Introduced in 1992, the Viper has not been a global sales phenomenon; Dodge has produced around 30,000 examples in total over 25 years but then, Ford makes that many F-150 trucks in a month.
However, the devotion of Viper followers remains strong; a limited edition of 28 motorsport-influenced Vipers, one of a string of special versions designed to mark the car’s 25th birthday, sold out recently in just 40 minutes.
It’s easy to forget that the original Viper was not so much a reaction to customer demand but rather a gift from Dodge to itself. The company had flirted with bankruptcy in the late seventies, but had returned to profitability by building a line-up of pretty dull vehicles that nonetheless had mainstream appeal.
The Viper was the antidote to this. Jaws dropped when a near-production-ready concept of the car was shown at the 1989 Detroit motor show, equipped with side exhausts, a cabin perched near the rear wheels and a bonnet that seemed to stretch into the next county.
Early prototypes were powered by V8 engines but by the time the production version arrived in 1992, it had been fitted with a Lamborghini-tuned aluminium V10 producing a relatively heady 400bhp (brake horsepower).
This was but the starting point, though; the first generation of the Viper ended its life with a 450bhp version of the engine, and its successor – the Viper SRT-10, made its debut as a coupe and a convertible in 2003, with an even larger V10 engine producing 500bhp.
All the while, the Viper was a car that made no apologies for its brutish performance. Early cars had no anti-lock brakes to help you stop safely, and no traction control to help you tame the motor’s prodigious power mid-corner or in wet conditions. Drivers loved and feared it in equal measure.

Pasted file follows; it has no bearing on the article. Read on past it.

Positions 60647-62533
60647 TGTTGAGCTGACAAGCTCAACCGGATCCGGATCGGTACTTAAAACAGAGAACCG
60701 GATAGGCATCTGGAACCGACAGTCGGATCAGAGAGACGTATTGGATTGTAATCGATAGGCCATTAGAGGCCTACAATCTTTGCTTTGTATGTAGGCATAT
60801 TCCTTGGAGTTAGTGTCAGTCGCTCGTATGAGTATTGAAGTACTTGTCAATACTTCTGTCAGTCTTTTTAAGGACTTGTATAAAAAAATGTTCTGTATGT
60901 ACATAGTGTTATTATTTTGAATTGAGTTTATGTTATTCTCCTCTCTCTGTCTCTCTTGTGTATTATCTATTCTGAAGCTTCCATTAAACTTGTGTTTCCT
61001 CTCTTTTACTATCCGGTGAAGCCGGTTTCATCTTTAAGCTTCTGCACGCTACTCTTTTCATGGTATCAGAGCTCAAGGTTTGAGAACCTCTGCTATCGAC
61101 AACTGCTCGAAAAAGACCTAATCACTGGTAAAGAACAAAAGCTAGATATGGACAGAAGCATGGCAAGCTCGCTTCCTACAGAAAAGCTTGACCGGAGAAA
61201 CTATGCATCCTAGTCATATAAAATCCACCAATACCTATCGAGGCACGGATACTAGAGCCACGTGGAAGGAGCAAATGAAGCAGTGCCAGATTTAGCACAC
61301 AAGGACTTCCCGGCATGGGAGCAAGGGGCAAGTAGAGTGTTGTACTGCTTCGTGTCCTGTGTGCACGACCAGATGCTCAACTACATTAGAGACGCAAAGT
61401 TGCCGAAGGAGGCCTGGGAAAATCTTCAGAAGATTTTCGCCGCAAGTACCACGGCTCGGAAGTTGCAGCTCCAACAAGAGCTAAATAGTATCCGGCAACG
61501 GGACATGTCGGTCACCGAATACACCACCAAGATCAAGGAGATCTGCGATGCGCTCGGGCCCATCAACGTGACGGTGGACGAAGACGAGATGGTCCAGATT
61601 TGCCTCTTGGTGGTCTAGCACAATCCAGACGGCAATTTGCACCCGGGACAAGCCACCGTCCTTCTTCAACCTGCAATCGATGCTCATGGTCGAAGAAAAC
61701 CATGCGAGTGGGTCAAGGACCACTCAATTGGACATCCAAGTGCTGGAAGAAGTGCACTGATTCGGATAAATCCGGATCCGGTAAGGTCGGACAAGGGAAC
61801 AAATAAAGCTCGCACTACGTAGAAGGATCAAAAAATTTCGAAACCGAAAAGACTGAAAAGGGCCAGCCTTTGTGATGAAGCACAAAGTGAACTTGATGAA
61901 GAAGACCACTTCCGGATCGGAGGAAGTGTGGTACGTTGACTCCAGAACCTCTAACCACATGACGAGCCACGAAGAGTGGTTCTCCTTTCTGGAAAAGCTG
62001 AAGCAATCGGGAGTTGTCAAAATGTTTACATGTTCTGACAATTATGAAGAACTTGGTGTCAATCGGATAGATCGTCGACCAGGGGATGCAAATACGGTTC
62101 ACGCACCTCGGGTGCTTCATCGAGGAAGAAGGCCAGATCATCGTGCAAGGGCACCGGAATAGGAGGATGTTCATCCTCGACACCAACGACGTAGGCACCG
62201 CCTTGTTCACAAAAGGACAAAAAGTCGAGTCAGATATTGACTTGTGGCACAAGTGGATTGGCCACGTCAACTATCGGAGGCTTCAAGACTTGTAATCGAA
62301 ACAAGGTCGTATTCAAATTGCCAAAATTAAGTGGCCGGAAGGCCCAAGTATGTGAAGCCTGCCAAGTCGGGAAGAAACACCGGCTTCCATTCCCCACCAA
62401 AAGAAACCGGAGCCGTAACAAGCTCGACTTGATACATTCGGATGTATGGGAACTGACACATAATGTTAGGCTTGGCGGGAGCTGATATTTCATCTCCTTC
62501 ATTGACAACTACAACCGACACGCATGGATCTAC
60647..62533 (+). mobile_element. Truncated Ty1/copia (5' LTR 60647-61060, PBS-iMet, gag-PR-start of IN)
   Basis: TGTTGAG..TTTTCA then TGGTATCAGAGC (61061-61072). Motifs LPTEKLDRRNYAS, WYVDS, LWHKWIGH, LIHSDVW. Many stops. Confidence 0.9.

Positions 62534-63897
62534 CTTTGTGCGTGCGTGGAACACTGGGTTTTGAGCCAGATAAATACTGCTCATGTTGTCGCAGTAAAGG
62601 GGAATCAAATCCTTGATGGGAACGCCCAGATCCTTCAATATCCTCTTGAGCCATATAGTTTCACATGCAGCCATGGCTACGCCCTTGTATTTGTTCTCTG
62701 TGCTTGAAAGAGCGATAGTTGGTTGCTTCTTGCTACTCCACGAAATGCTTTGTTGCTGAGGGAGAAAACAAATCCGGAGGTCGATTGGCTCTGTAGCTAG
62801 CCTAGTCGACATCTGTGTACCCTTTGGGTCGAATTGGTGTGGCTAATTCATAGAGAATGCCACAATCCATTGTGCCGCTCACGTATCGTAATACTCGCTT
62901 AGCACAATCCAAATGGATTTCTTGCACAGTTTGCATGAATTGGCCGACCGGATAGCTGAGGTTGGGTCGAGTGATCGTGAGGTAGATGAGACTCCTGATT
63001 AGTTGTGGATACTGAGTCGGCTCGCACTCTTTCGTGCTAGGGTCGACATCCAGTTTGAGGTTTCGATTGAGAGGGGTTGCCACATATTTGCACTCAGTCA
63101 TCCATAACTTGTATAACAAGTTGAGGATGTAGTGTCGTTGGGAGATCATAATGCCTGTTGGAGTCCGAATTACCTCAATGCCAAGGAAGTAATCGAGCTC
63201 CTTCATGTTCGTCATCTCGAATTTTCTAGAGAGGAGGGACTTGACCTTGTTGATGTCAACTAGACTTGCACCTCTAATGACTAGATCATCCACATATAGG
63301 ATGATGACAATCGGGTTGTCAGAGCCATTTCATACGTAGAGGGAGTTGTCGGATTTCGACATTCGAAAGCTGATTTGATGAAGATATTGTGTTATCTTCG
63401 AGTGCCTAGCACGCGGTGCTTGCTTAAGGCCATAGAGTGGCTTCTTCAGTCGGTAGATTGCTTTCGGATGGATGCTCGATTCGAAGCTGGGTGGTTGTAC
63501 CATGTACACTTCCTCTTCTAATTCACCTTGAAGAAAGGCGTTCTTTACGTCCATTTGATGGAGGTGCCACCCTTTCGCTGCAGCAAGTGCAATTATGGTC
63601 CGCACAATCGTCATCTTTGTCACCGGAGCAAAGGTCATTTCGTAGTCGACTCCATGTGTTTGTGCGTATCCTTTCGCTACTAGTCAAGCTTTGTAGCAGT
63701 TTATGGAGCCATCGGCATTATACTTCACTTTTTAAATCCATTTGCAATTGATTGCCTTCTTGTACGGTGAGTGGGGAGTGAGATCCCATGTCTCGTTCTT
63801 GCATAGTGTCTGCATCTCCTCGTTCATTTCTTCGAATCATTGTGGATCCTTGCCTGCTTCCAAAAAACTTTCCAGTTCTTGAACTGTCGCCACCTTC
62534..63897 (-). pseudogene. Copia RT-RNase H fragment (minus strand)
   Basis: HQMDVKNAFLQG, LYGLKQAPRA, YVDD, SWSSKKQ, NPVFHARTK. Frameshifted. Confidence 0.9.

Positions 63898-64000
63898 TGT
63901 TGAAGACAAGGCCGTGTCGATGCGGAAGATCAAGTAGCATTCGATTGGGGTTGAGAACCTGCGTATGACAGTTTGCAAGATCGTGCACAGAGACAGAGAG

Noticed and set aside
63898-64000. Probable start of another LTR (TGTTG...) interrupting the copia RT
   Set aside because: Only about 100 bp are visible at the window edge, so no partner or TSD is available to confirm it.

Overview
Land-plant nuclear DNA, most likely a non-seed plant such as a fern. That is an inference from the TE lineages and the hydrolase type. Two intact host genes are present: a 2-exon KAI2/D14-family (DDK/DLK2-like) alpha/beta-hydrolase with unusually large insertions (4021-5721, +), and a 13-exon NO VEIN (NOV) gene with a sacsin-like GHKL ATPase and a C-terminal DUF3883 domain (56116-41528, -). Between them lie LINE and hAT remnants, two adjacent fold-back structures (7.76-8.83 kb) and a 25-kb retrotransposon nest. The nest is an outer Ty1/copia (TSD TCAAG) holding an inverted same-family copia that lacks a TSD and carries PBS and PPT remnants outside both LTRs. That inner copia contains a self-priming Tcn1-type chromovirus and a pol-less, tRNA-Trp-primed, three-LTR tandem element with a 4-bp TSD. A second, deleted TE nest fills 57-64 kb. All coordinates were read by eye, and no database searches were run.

A new generation
Then in 2010, Dodge said it was killing the car off — only for Fiat Chrysler boss Sergio Marchionne to wheel out a prototype in front of dealers at that year’s annual conference.
Dodge showed the car to enthusiasts at an invitation event soon after, hoping to gauge reaction and use the people most likely to buy another generation of the car to help develop its specifications.
In 2012, two years after its apparent demise, the Viper returned – as a coupe only, and with an even more extreme V10 engine, stretched out to 8.4 litres in capacity and producing a thumping 640bhp. The top speed was now 208mph, making the Viper one of the most credible American rivals to Italian supercars.
Except it wasn’t really. Dodge enthusiasts quote ludicrous cornering ability, acceleration figures and track lap times — and there’s no reason to dispute them — but the Viper has never quite been able to shake off that slight whiff of muscle car.
Deep down, that common slice of Americana may be the reason lots of owners have chosen it over a Porsche 911 or Audi R8. It has represented an era when Detroit still had the ability to raise a middle finger at environmentalists and accountants, to just build something not because it really made sense, but just because it was so damn cool.
And that is why, even as the final models roll down the line over the next 12 months or so, we should not discount the possibility that the Viper badge may not be dying at all, but just going into another period of hibernation. Stranger things have happened.